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HomeMarketingHow Chessington Zoo used humour to win the attention battle

How Chessington Zoo used humour to win the attention battle

Chessington Zoo’s ‘Sorry Surrey’ magazine ad, with accompanying sight heat map

Chessington Zoo might not be a brand marketers might typically look to for examples of effective advertising but a newspaper ad from earlier this year has been identified as an example of best practice in use of humour and in its distinctiveness, allowing it to grab and keep consumers’ attention.

The latest edition of The Works study from Kantar features an analysis of Chessington Zoo’s ‘Sorry Surrey’ magazine ad, which it used to inform consumers it was opening a new attraction called Jumanji World.

Produced in association with Marketing Week and the Advertising Association’s Trust Working Group, each month the study assesses effectiveness by asking 750 consumers what they think of five top ads, 150 consumers per advert, from one media channel, in this case news brands. The study also tracks the facial expressions and eye movements of those viewing the ads.

The ad is testament to the impact a headline can have in capturing reader attention as well as showing how important it is to employ humour to convey key messages and engage with your audience, according to Kantar UK’s head of creative excellence, Lynne Deason.

Legoland creates most effective TV ad of April The ad lands in the top 2% of static ads and is also in the top 6% of distinctive ads. For its ability to make people stop and look, it reaches the top 20% of all ads looking to achieve this. Readers are in control when viewing a magazine ad, says Kantar, so it’s critical to grab attention quickly, in this case, by using creativity and humour.

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Brands can run the risk of boring readers with text-laden ads though. In Chessington Zoo’s case, its use of humour limits this yawn factor – and one in four people feel the ad is “very interesting”, compared with an average of one in seven.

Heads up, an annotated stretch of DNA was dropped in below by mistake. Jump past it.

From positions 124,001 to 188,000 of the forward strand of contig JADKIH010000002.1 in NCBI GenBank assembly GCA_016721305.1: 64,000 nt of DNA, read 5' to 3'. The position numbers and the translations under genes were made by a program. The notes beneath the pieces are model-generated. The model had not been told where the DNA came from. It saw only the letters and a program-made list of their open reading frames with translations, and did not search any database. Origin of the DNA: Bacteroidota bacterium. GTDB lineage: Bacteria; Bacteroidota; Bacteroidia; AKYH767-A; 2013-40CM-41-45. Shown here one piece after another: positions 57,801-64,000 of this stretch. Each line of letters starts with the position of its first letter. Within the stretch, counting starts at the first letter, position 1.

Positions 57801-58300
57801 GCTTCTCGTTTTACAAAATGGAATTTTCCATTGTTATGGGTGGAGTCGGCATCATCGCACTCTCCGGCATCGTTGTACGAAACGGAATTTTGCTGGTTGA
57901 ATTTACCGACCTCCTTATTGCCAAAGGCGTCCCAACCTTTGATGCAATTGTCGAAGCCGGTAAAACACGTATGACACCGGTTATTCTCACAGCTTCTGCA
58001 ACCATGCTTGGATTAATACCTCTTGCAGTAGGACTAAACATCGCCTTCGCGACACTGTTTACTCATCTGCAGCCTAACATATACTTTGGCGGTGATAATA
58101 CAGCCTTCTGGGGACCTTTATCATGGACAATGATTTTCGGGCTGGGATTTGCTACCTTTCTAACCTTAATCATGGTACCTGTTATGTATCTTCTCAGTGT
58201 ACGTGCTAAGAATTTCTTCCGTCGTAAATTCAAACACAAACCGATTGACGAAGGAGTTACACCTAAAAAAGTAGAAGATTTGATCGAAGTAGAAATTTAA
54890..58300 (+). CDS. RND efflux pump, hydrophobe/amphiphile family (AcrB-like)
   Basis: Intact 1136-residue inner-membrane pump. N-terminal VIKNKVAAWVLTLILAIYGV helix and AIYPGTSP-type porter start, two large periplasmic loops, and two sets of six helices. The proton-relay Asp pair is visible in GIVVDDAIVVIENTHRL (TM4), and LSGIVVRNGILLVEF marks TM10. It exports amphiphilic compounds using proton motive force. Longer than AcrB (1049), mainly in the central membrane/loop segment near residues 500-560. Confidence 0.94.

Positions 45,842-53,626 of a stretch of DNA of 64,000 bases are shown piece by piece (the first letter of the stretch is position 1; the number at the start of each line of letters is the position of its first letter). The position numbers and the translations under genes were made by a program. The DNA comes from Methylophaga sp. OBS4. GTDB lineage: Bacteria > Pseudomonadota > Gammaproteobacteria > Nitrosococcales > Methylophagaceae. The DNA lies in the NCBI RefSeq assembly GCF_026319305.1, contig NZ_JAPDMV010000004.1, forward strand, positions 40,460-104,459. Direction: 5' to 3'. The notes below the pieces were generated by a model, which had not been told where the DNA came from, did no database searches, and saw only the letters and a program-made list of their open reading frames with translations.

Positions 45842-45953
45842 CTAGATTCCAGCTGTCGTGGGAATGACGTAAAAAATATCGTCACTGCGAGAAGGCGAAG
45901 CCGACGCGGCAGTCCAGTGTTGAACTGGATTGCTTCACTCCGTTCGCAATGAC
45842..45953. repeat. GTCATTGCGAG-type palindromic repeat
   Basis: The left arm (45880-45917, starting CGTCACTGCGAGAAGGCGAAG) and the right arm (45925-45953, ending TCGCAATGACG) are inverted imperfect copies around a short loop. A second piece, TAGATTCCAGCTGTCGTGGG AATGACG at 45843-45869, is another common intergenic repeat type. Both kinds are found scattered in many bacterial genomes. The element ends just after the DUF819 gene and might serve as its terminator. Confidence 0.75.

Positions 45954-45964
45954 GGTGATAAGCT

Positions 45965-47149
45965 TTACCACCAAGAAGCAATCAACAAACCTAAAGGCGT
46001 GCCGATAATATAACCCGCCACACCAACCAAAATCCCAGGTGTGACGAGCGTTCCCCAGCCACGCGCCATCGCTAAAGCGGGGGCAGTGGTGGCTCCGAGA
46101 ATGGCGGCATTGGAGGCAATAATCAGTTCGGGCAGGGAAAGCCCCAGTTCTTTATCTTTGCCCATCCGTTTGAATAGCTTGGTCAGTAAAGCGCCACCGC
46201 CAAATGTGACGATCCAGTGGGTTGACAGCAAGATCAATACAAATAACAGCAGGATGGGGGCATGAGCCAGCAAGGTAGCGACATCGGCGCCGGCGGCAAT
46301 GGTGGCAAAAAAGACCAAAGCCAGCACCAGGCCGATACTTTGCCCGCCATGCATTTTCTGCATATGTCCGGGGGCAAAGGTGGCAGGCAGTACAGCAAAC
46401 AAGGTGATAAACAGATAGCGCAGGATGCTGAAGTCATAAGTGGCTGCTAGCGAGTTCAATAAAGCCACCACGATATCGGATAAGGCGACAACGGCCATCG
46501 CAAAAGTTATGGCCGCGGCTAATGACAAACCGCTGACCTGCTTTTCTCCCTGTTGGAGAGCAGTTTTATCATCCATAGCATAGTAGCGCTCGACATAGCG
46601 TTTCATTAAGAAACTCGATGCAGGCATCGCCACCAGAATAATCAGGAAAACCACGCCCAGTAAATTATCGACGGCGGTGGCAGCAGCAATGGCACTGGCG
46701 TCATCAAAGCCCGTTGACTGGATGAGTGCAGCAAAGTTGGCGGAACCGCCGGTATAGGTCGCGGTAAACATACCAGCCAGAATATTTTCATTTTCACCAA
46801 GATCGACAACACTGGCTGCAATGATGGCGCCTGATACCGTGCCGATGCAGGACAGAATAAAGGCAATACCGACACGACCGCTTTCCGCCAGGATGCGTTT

“The attention-grabbing and eye-catching power of the ad dominates what people like about it, but they also appreciate the animals, the humour and the colours used. We can really see this brought to life with how people describe what they like about it in their own words,” says Deason.

Feedback from the consumers surveyed included: “Eye-catching, it draws attention to the idea of the fun that people will have at the theme park with the new rides being introduced.” Another thought the competition “engages people” and praised its “distinctive graphics”.

The ad didn’t land with all readers, however, as the sheer amount of text was considered “off putting” to some. A heat map of where readers looked, though, shows most read the text at the top and looked at the images at the bottom, where the key information is.

How contrasting print ads from Cartier and Yeo Valley grabbed consumer attentionAccording to Kantar metrics, as the information in the ad is new, it landed in the top 10% of new ads for the month, and was also considered to be “very relevant and credible”, landing in the top third of both measures. It falls just below the top 20% of all UK ads for its persuasive power.

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“The most important message – about the opening of Jumanji World – appears very early in the apology letter. Whilst there is evidence that some are confused, the ads power potential to put this message across makes up for it,” says Deason.

She believes the ad will help Chessington Zoo in the long-term to “cut through the clutter” and show that Chessington “meets their needs” in a way which is “different from others”.

Deason adds that while the ad’s branding could be stronger, “this doesn’t hold the ad back from being effective, but would strengthen its market impact if it were more intuitive and integral to the ad.”



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